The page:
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Auld Lang Syne music

By Jan White
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No matter how you celebrate, when the clock strikes midnight on December 31, you’ve probably heard this song. Auld Lang Syne is most frequently associated with beginning the new year. And if you are like most, you’re wondering what in the world the song means and why it’s heard most often on New Year’s Eve.

The lyrics to the song came from a poem written in 1788 by the famous Scottish poet Robert Burns. The title’s English translation is “old long since,” but a more modern paraphrase would be “a long time ago,” or “for old times sake.”  The sentiment expressed in the first lines of the song “Should auld acquaintance be forgot, and never brought to mind?” is meant to be rhetorical. The words that follow tell of remembering times long gone and suggesting one drink a toast in honor of old friends. The song was set to an old Scottish folk tune and was commonly performed during Scottish celebrations like weddings and graduations. So when the Scots immigrated to America in the 19th century, naturally, they brought the ditty along with them.

But its popularity today is attributed to a famous bandleader. Maybe you’ve heard of him – Guy Lombardo.

Guy Lombardo was the bandleader for a Canadian band formed in 1921. There was a significant Scottish population in the western part of Ontario, where he grew up. It was a tradition of local bands to end the evening’s entertainment with Auld Lang Syne. After playing the resorts on the Lake Erie side of Canada, Lombardo brought his band, the Royal Canadians, to the U.S. As was his custom, he continued to end his performances with the Scottish ballad. Lombardo stated once that he had no idea that the tune would catch on in the states. But in 1929, the Royal Canadians played Auld Lang Syne at a New Year’s Eve party at the Roosevelt Hotel in New York City, and the rest is history. Guy Lombardo and his band performed Auld Lang Syne on New Year’s Eve for millions nationally and internationally for nearly half a century. Eventually, Lombardo became so synonymous with the holiday that he was nicknamed Mr. New Year’s Eve.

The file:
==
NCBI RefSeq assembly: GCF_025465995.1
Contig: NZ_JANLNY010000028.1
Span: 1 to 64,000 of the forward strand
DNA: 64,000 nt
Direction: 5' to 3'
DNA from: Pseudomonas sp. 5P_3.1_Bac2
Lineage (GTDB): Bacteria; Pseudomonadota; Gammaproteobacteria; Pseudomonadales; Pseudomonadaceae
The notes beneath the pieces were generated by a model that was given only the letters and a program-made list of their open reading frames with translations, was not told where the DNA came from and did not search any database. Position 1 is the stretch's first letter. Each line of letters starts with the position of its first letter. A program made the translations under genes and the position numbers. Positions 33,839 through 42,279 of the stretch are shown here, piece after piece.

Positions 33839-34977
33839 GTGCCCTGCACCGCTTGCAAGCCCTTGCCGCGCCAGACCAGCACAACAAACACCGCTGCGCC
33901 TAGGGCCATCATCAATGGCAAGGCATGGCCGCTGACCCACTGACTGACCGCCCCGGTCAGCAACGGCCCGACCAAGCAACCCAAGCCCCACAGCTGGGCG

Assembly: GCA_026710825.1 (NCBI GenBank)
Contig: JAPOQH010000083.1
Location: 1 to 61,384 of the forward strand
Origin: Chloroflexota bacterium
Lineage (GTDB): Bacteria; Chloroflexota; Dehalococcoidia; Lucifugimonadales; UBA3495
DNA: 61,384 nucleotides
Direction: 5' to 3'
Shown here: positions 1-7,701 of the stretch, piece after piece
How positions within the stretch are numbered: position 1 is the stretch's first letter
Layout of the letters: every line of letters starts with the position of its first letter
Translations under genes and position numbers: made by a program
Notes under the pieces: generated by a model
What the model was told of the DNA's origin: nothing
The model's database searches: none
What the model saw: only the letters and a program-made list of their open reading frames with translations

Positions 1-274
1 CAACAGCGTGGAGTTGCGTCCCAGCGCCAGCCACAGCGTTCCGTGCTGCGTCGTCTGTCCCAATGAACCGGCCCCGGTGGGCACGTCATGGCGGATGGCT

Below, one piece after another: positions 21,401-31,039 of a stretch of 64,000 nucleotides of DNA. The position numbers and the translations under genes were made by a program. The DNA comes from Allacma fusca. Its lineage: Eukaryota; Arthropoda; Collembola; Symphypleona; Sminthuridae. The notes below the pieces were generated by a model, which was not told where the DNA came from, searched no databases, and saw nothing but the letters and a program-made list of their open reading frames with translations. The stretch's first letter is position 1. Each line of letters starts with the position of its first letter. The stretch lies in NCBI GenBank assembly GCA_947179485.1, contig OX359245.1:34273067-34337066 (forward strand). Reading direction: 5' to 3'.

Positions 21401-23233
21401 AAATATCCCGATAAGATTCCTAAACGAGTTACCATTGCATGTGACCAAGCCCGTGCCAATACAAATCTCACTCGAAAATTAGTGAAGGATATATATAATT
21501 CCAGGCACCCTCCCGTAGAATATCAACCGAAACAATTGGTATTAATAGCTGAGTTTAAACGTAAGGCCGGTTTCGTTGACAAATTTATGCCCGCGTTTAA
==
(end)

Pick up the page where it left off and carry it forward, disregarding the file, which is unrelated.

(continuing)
Although Lombardo passed away in 1977, the song he made famous is still identified with ringing in the New Year. This year, as you make your celebratory plans, you might follow the advice of Robert Burns and raise a toast in remembrance of old friends.

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